Idle results were captured before the Burn-in Wizard was run, and after 6 cycles of the above tests were run I captured the load results. As you can see by the two screen captures below, load testing did two main things: increased the temperatures and altered the voltages.

Idle                                     Load

Looking specifically at the +5V line, placing the system under a full load caused a fluctuation from a high of 4.95V to a low of 4.89V. At full load, the voltage was not a consistent 4.89V, but would drift between 4.89V to 4.92V and occasionally back up to 4.95V.  The +12V line showed results lower than I expected at idle as well as under load, but the numbers for all of the voltage lines are all well within the commonly accepted range of +/- 5%.

To further document the stability/consistency of the voltage lines I allowed Motherboard Monitor to log the highs and lows over a period of about 5 hours. During this period I ran several applications in order to provide other stress tests on the system and more specifically the power supply... Among these applications, I ran the Folding@Home client, played a few rounds or Counter Strike, and did the above mentioned Burn-In Wizard.  As you can see below, the resulting voltage readings never drifted very far at all and were always +/- 5% within spec.


The Enlight 420 Watt Dual Fan Power Supply is an excellent value that will deliver the power and stability required for today’s modern computer systems.  By omitting unnecessary extras like custom housing finishes, led fans, and mesh wire wraps, Enlight can market a solid power supply at the price of lesser units.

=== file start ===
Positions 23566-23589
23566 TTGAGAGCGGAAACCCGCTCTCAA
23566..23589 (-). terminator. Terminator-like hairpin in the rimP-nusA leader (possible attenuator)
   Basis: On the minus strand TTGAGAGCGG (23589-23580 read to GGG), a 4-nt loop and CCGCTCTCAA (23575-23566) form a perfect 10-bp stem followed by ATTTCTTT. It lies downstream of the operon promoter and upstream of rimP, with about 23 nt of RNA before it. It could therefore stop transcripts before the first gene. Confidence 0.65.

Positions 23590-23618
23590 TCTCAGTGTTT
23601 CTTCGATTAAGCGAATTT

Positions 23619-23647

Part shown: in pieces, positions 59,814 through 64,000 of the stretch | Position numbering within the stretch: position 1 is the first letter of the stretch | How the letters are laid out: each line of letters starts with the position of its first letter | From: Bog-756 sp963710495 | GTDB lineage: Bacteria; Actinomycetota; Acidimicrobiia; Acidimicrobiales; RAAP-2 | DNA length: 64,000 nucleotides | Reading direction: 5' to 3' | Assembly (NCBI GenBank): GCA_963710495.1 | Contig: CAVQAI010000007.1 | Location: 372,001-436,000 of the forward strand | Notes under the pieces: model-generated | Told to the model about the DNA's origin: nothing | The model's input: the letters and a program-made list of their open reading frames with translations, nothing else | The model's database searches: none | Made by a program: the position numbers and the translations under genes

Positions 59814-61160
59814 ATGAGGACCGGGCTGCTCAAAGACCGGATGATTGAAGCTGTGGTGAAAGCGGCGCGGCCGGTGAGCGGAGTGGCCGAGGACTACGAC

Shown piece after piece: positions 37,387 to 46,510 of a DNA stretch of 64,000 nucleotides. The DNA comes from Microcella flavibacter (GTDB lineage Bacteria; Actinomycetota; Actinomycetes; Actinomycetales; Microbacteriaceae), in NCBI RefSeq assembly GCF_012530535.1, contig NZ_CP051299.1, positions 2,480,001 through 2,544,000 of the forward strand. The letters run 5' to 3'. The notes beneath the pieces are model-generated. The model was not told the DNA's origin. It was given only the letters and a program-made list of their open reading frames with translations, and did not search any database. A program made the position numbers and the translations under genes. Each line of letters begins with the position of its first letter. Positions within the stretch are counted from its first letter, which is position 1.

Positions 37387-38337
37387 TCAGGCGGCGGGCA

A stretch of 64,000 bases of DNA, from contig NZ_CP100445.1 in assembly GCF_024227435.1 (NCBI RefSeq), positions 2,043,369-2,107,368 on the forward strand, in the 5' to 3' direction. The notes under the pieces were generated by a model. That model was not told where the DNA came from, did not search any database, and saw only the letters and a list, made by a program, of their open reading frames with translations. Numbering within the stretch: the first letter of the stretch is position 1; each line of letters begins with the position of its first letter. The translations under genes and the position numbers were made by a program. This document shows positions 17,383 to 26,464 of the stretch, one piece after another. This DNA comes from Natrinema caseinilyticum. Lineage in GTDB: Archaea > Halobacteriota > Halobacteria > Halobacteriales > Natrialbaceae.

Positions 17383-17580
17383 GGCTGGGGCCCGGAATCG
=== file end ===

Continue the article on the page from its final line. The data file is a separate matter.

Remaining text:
After extensive testing, and the demands of my every day use, I have yet to experience any instability or other issues related to this power supply.

People wanting a pretty power supply may not like the plain appearance of Enlight’s 420 Watt Dual Fan unit, but power supplies are about performance first, and this one delivers. One highly functional feature of the appearance that I do like, and would now like to see more on other brands, is the internally mounted fan guards that are flush with the outer surface of the housing.


Reasonable price compared to competition of similar quality and power output.
Quiet... the two fans produce a particularly low level of noise.
• Solid advertised power ratings translate to solid real-world performance.
• Adequate lengths on all power leads, as well as generous spacing between power connectors.


This is a no frills item...  no fancy colors, led fans, or meshed wiring...  which is fine with me!

Final Grade: A

Please drop by the BigBruin.Com Forum and feel free to discuss this review.

Page 1 | Page 2

All trademarks used are properties of their respective owners. All rights reserved. Copyright © 2000 - 2004.

L10 Web Stats Reporter 3.15

 Ads & Sponsors


 Link Worthy

AMD Review
EPIA Center
Hardware Helix
LAN Addict
Networks Today
PC Stats
Tweak News
Viper Lair

 Ads & Sponsors